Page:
Although two hands hardly ever seem like enough, when it comes time to bathe our twins, the hand shortage is clearer than ever. Wrangling two wiggly, slippery, wet, and often screaming little toddlers is no small feat.
Special Note: I do not attempt twin bathtime without a partner, and I am a trained professional. Please do not try this at home, no matter how much fun you think it looks...unless you're a twin parent, of course, in which case you have no choice. Carry on, friends...may the force be with you.
Once upon a time, they were just tiny babies. Here's how bathtime worked then- Mama helds (nursed) one baby while Daddy and SuperSam sponge bathed the other one. After the clean one was wrapped in a towel, she came back to Mama for comfort (nursing) while the other Sister had her bath. When the second bath was finished, Mama put the babies to bed (more nursing).
Basically, as in all the early Twin Activities of Daily Living, Mama nursed at least one baby at all times.
Simple enough, right?
|SuperSam and Daddy give screaming Nora her first at-home sponge bath.|
|Tiny Lucy chills in her giant diaper and monogrammed towel- so stylish.|
|Nora and her Dad, a seasoned bathtime professional|
When they could both sit up well, we bathed the Sisters side by side in the kitchen sink. This is how similarly-sized cousins and siblings were always bathed in my extended family, and it works so well...it really saves your back from having to chase multiple wiggly bodies around the tub (particularly when they are both trying to stand up at once).
Before long, they outgrew the kitchen sink, too, and it was time to move to the big girl tub.
We tried them first with SuperSam for company.
|A moment after this was taken, all three of them were screaming. Seriously.|
Then we tried just the two Sisters. It worked...twice.
|Nothing like having a Sister to shampoo your hair and wash your back...|
On the third attempt, one Sister started freaking out at the mere suggestion of a bath. This trend has continued every single time since then. (Oddly enough, we couldn't ever figure out why they were upset, and it seems to rotate between them.) The bath hatred has settled with Lucy, who absolutely positively does not want to be washed for any reason. Blood-curdling screams of terror come out of her mouth if we so much as open the shower curtain and start to move the toys around.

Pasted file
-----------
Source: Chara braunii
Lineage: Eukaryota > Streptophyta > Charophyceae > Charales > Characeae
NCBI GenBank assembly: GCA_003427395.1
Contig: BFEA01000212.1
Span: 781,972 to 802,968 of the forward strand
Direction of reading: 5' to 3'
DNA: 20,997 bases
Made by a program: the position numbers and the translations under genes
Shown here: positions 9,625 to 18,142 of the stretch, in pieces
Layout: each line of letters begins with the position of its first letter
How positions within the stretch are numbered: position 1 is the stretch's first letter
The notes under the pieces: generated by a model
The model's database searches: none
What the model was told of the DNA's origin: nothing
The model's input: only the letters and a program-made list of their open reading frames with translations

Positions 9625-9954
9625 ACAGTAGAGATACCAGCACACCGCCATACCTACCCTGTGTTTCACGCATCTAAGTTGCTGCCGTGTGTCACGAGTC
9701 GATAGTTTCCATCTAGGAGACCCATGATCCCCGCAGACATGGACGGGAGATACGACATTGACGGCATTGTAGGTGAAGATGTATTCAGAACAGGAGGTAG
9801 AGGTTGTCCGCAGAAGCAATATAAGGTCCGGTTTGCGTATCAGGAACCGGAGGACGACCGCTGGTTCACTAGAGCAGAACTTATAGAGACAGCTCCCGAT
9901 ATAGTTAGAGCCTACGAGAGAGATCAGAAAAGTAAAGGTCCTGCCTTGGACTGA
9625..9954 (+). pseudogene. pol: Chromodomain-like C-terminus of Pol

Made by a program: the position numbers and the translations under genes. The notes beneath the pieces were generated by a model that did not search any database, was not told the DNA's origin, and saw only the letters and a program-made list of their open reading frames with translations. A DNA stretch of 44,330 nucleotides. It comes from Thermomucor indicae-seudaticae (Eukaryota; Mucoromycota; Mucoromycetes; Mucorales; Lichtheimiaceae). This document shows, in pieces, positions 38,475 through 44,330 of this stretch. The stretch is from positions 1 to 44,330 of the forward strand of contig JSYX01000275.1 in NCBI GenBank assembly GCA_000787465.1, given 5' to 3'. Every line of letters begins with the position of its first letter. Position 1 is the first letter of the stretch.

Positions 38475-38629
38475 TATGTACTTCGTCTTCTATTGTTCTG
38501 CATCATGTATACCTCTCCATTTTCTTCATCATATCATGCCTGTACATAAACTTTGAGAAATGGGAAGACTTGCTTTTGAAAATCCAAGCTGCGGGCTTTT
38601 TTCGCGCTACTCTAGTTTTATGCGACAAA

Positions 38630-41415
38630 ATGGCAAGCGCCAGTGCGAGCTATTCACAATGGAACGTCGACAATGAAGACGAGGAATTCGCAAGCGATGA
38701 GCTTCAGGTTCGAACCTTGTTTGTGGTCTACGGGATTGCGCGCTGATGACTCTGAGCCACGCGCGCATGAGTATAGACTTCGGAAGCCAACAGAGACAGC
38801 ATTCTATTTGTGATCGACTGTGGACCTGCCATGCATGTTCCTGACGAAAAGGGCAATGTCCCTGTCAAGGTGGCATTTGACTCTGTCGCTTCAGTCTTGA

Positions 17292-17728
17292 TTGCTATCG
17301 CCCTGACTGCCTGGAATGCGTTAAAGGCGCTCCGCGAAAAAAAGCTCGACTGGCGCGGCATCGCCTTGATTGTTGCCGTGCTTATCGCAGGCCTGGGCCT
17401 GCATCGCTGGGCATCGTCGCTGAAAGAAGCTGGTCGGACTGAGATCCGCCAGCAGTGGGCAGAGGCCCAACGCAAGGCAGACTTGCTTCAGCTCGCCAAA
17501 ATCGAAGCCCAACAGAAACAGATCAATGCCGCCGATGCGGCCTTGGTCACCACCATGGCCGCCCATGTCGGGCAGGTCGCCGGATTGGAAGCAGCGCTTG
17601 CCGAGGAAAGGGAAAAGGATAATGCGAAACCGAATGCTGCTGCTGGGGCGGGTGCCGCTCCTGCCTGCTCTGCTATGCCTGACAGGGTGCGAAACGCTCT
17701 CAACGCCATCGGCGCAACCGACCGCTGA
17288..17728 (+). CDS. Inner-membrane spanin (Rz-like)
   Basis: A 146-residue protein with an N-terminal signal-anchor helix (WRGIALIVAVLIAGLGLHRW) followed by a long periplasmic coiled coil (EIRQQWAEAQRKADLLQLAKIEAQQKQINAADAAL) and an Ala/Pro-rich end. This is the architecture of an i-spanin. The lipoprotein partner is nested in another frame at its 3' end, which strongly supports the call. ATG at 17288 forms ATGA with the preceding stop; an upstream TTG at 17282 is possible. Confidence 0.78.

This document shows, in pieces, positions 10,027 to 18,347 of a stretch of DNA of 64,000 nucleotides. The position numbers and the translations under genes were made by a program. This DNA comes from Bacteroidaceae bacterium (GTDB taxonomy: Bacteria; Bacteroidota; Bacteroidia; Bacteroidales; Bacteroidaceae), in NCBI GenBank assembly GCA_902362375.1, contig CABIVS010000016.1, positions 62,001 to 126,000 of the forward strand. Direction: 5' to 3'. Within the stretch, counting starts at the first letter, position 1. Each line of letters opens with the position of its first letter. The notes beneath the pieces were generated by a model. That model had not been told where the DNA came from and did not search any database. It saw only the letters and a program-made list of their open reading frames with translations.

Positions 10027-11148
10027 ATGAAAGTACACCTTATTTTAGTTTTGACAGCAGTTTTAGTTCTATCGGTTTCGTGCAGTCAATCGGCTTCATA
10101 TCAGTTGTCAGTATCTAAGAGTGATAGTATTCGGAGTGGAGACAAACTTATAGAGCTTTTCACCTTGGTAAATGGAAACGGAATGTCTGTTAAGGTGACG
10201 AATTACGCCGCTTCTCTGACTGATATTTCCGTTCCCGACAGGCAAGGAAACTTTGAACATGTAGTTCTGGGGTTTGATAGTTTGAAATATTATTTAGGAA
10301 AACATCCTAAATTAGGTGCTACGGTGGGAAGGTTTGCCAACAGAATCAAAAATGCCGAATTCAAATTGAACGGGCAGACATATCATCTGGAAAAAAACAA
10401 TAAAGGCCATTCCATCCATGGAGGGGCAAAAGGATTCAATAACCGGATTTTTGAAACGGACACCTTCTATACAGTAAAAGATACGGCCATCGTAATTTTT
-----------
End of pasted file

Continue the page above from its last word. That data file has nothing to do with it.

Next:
Upon being put into the water that third time, she shrieked and tried to climb the sides of the tub, endangering herself and her previously-calm sister, who began crying and trying to climb out, as well. With both girls flopping around and trying to stand, leaning over the tub to manage them no longer felt safe. George was doing his best, but he couldn't really reach Lucy.
Desperate to ease her anxiety, I instinctively climbed into the tub (with all my clothes still on!) to help her and to manage the situation before someone got hurt.
This reminds me of a completely unrelated story in which my swimming instructor dove into the pool with all her clothes on to "save" me when I was veering off toward the deep end while doing elementary backstroke for my swimming test. I had tried unsuccessfully to convince my mother that I should skip the test, having missed the second of two weeks of class due to the chicken pox (which I had on my tenth birthday, mind you). My mom insisted that I go, reassuring all the other parents and the swimming instructor that I wasn't contagious, "just scabby." (Attentive readers may notice an unfortunate rhyme with my first name.) The swim instructor allowed me to take the test. As I began swimming what was supposed to be one width of the pool on my back, she hollered that I was going the wrong way. When I didn't respond (since my ears were under water!), she dove in, chased me down, and grabbed me, totally ruining her white leather Reebok hightops and scaring me half to death. I swallowed so much water, spluttering and coughing, that I was probably closer to drowning at the moment of rescue than just before, when I was calmly swimming, blissfully unaware of the imminent peril of the lane rope and the 10 foot end. I never really got into swimming after that.
Fortunately for me, it's no longer the 1980s, and I was barefoot when I got into the tub to save my panic-stricken daughter.
The novelty of having Mama in the tub seemed to help calm both girls down, and we played tea party together for a few minutes to distract them while I washed them both and rinsed their hair. It went so well (no one even got water up her nose!) that I have continued getting in with them both every time for the last few weeks. We will eventually run out of room, but for now, it's fun to play with them and help them wash each other's hair.
I'm grateful that we are years away from needing to convince them to take showers, which will undoubtedly be traumatizing in some new way. Until then, this is what's working.
Got any interesting bathtime stories? Any horror stories about swimming instructors in dated footwear? How do you manage bathing multiple little ones at the same time? Or do you run them through, assembly-line style?